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World Health Day, plight of Afghanistan's children cause for concern

KABUL, 6 April 2003 - On the occasion of World Health Day, which is celebrated on 7 April, the United Nations Children's Fund is drawing attention to the continuing health and nutritional problems faced by millions of children and women in Afghanistan.

According to UNICEF, Afghanistan ranks as the fourth worst country in the world in terms of under-five mortality, with one in four children not surviving beyond their fifth birthday. The infant mortality rate is amongst the highest in the world, at 165 per 1,000 live births, while Afghanistan's maternal mortality ratio is equally alarming at 1,600 maternal deaths per 100,000 live births.

UNICEF points to a number of factors that continue to impact on the health of the country's women and children. Major causes of mortality among children include diarrhoea, acute respiratory infection, malaria and micronutrient deficiencies. Chronic malnutrition remains prevalent in Afghanistan. A survey conducted in Badghis province in 2002 showed a 58% prevalence of chronic malnutrition and 7% of acute malnutrition among children under five years of age. Iodine deficiency is common in women, resulting in low birth weight, deafness, and cretinism in new-borns - lack of iodine is believed to contribute to a reduced IQ level of up to 15 points in some parts of Afghanistan. Poor complementary feeding, breastfeeding practices and lack of nutrient-dense complementary foods are important factors leading to the high prevalence of chronic malnutrition.

UNICEF also reports a number of successes in tackling Afghanistan's continuing health and nutrition difficulties. More than six million children were immunized against polio in 2002 on five separate occasions, while reported cases of measles dropped from 400 per month to just 94 per month during last year, helped by a major immunization campaign that reached eleven million children. In the first months of 2003, more than 700,000 women were vaccinated against neo-natal tetanus. In 2002, more than 300,000 children benefited from supplementary and therapeutic feeding programmes supported by UNICEF, while the first Centre of Excellence for Obstetric Care was established at Kabul's Malalai Maternity Hospital and the first training programmes for auxiliary midwives were undertaken in eastern Afghanistan.

Against this background UNICEF Representative in Afghanistan, Dr. Sharad Sapra, said today "Failing to tackle the health and nutritional challenges of Afghanistan will impede any serious long-term development in this country. The health of the population is directly related to the reconstruction of Afghanistan. UNICEF has therefore committed its support to a number of critical activities, amongst which are the establishment of emergency obstetric care facilities in every province of the country, an investment of US$16 million to immunization programmes for children and women, support to 25 therapeutic feeding centres within Ministry of Health hospitals across Afghanistan, and the establishment of eight salt iodation plants across the country to help reduce the incidence of goiter, and mental and physical stunting caused by iodine deficiency."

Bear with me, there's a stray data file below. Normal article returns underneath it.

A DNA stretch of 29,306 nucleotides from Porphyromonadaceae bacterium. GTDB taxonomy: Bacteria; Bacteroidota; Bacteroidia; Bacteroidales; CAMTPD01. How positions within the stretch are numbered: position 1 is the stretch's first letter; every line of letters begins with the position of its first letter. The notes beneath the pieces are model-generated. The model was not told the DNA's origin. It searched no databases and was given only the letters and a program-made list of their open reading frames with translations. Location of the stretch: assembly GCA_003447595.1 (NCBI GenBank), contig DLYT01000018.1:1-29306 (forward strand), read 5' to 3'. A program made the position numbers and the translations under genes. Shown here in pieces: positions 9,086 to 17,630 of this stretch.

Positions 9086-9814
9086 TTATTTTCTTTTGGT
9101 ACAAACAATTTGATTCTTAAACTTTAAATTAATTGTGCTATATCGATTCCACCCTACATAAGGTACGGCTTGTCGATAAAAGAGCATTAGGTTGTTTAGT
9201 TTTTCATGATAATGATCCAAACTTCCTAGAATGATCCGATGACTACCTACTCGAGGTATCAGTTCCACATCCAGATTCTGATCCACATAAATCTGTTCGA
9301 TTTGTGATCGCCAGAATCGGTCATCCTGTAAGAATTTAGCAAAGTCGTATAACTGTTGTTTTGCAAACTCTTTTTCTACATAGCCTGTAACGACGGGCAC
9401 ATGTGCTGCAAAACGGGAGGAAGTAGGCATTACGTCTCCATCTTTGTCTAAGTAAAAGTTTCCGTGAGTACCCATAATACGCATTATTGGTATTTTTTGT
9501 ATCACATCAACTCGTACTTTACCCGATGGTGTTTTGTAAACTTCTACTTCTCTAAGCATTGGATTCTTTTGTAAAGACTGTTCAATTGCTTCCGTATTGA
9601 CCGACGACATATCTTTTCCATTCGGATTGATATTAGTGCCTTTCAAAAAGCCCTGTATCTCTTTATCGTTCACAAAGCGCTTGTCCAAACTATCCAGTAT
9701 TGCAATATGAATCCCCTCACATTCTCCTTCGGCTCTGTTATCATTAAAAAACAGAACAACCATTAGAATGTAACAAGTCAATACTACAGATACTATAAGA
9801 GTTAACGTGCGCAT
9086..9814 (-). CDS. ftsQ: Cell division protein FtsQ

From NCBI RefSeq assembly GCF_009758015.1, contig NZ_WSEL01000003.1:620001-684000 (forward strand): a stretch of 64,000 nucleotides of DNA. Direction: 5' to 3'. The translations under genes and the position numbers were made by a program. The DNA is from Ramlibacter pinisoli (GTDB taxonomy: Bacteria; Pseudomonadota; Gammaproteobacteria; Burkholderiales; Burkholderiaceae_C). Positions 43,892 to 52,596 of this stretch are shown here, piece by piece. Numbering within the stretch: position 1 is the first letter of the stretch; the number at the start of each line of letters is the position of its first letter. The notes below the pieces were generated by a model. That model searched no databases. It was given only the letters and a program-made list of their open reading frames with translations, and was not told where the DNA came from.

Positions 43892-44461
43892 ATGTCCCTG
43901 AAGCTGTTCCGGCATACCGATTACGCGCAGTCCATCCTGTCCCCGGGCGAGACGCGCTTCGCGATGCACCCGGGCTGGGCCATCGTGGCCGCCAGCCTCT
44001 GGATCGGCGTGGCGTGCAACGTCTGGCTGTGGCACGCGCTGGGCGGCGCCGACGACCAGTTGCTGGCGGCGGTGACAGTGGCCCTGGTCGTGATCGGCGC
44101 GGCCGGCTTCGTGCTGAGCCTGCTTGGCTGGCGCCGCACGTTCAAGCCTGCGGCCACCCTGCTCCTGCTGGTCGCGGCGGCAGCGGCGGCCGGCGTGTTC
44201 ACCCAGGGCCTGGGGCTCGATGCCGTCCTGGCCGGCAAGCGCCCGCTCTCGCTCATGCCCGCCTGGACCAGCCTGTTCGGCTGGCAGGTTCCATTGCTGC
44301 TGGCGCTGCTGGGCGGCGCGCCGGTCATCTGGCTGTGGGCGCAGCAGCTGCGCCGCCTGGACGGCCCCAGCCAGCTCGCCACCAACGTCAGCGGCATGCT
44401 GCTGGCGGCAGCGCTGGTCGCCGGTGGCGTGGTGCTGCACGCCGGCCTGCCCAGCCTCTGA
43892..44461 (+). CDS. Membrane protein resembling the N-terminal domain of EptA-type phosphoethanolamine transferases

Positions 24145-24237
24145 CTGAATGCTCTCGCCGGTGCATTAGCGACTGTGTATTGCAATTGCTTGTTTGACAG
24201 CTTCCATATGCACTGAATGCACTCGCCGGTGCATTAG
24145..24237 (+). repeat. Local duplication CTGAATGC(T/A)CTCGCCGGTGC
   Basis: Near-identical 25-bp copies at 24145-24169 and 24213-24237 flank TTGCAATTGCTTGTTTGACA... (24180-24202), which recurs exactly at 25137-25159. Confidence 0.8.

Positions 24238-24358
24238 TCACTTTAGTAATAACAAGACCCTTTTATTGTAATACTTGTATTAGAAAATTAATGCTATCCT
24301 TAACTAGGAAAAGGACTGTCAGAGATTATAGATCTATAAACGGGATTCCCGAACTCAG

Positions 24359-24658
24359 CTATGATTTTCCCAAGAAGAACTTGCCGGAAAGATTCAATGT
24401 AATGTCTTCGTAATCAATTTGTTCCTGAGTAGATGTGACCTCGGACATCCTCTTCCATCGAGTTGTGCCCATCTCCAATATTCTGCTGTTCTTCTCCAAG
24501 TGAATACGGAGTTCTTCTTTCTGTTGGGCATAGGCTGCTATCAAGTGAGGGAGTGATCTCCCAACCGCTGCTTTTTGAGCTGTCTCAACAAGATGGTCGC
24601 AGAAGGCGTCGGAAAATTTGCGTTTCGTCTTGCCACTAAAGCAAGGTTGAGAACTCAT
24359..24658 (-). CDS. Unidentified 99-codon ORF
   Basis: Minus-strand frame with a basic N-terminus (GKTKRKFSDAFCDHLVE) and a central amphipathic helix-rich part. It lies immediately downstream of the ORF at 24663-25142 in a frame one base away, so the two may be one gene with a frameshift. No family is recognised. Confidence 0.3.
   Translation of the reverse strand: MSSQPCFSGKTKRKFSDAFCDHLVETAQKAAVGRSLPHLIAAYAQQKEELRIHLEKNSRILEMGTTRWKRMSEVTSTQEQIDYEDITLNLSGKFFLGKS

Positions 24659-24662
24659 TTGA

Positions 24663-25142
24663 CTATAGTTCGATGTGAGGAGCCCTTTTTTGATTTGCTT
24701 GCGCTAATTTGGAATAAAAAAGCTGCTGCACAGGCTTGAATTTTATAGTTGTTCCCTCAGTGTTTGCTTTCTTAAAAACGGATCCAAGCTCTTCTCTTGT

Dr Sapra added "While the international community has to date been a generous supporter of health programmes in Afghanistan, there remain gaps in funding in critical areas such as maternal health. For many years, the outside world expressed outrage and anger at the restrictions placed on women's access to health in this country; the time for such outrage has now passed. What we need is long-term commitment to investing in projects that serve to strengthen women's and children's rights to quality health care. The statistics announced today clearly underline that much work remains to be done to improve the health of every woman and children in Afghanistan; that work can only begin if all concerned - the Government of Afghanistan, organizations like UNICEF, WHO and our partners - are given the means with which we can undertake the task."

To date in 2003, UNICEF has received 65% of the US$ 35 million required to undertake its health programmes in partnership with the Afghan Ministry of Health. However, in the area of maternal health there remains a shortfall of nearly US$ 4 million - 46% of the funding required for this area of UNICEF's work in Afghanistan.


For more information, please contact:

Edward Carwardine, UNICEF-Media, Kabul +93 (0) 702 74729





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